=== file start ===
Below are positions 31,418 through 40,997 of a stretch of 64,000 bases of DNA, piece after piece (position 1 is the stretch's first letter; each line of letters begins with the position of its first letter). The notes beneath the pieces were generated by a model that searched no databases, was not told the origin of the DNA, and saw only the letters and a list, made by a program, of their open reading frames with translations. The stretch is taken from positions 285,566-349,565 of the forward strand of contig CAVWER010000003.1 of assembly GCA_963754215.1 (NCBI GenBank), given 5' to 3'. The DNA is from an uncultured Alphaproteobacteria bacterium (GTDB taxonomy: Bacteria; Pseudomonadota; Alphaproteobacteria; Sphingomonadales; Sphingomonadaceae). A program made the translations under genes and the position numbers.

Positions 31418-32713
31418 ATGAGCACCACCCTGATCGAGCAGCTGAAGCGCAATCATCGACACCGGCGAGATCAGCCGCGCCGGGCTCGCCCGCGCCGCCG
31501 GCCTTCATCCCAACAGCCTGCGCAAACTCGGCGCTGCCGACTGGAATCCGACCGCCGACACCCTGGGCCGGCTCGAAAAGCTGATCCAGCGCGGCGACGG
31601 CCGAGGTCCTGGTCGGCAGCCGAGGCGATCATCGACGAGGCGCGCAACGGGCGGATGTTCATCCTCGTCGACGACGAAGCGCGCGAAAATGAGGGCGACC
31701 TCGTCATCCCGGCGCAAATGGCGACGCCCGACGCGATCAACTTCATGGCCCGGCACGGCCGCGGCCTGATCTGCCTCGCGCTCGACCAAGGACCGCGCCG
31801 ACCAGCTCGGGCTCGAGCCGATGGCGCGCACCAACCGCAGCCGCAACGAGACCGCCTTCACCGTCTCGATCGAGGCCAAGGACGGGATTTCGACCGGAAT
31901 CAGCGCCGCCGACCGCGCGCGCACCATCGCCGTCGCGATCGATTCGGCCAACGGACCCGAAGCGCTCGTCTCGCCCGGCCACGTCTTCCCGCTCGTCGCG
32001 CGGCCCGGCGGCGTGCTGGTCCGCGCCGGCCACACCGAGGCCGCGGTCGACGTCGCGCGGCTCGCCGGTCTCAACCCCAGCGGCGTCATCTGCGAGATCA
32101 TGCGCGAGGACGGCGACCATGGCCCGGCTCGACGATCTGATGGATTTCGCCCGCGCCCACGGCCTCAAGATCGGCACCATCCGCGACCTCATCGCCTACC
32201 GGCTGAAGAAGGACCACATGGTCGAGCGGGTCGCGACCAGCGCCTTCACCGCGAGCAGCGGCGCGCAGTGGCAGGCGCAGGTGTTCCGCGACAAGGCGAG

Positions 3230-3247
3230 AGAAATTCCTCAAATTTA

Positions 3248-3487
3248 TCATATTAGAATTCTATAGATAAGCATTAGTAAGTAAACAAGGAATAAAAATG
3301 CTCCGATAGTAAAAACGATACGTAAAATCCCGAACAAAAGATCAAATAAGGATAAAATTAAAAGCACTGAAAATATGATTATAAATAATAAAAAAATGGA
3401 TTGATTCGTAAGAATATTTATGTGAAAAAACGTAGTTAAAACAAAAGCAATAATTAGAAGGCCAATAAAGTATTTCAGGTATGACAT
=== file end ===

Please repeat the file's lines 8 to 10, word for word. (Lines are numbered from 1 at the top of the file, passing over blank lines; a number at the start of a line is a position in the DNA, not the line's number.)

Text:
31901 CAGCGCCGCCGACCGCGCGCGCACCATCGCCGTCGCGATCGATTCGGCCAACGGACCCGAAGCGCTCGTCTCGCCCGGCCACGTCTTCCCGCTCGTCGCG
32001 CGGCCCGGCGGCGTGCTGGTCCGCGCCGGCCACACCGAGGCCGCGGTCGACGTCGCGCGGCTCGCCGGTCTCAACCCCAGCGGCGTCATCTGCGAGATCA
32101 TGCGCGAGGACGGCGACCATGGCCCGGCTCGACGATCTGATGGATTTCGCCCGCGCCCACGGCCTCAAGATCGGCACCATCCGCGACCTCATCGCCTACC